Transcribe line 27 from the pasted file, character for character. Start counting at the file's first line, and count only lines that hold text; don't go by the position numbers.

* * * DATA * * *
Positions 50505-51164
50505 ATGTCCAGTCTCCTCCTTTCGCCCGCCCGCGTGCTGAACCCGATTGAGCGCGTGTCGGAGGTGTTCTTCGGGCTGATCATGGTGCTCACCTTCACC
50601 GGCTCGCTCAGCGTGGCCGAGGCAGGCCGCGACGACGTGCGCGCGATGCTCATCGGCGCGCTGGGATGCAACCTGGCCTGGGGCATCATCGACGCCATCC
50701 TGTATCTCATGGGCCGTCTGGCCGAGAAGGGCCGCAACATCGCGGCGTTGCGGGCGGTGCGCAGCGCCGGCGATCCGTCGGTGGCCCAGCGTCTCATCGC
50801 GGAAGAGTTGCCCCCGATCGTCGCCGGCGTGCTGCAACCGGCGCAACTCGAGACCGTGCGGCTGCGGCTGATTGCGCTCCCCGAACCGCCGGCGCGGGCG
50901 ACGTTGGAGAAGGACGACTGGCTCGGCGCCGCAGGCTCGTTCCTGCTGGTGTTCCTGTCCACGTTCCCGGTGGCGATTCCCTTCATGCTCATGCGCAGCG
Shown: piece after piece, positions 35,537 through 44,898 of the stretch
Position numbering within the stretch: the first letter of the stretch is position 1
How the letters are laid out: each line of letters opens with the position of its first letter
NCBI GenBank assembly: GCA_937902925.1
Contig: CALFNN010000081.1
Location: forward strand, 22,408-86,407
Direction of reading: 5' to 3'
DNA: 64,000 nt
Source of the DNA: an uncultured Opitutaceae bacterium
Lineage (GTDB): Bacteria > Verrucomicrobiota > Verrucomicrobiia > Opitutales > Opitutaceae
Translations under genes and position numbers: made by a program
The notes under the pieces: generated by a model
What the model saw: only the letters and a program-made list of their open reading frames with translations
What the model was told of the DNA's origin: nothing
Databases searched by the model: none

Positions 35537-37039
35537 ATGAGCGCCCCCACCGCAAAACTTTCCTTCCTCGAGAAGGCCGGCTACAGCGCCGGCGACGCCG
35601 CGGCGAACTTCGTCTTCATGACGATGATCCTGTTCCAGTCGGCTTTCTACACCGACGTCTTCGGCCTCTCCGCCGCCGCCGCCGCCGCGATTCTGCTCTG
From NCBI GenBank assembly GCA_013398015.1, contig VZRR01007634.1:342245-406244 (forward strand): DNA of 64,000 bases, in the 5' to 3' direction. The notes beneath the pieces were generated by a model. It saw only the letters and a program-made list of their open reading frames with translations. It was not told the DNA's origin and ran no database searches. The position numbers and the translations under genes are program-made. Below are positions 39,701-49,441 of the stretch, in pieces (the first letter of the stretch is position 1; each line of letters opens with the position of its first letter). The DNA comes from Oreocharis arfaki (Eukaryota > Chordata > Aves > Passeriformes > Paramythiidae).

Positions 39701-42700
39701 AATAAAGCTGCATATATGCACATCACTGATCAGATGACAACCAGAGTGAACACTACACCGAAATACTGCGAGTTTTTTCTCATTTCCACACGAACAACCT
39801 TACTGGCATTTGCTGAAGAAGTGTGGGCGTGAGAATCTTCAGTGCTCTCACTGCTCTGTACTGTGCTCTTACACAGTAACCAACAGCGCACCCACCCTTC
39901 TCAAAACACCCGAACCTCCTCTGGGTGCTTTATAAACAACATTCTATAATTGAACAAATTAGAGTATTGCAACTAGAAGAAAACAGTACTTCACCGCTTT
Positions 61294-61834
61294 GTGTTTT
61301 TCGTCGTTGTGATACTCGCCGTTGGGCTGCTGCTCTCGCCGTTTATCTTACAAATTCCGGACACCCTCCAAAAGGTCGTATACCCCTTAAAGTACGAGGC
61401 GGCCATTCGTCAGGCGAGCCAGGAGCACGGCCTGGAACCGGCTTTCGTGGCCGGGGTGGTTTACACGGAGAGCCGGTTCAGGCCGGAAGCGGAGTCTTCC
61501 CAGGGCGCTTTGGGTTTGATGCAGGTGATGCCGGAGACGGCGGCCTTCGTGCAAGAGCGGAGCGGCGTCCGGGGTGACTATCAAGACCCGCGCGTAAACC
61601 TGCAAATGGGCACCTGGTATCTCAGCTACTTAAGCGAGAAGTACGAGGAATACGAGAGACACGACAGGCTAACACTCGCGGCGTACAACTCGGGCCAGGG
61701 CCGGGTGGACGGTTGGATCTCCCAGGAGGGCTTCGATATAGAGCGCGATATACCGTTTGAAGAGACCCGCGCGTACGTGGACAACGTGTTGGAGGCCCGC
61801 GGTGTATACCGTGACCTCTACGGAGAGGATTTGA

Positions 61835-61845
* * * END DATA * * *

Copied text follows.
39701 AATAAAGCTGCATATATGCACATCACTGATCAGATGACAACCAGAGTGAACACTACACCGAAATACTGCGAGTTTTTTCTCATTTCCACACGAACAACCT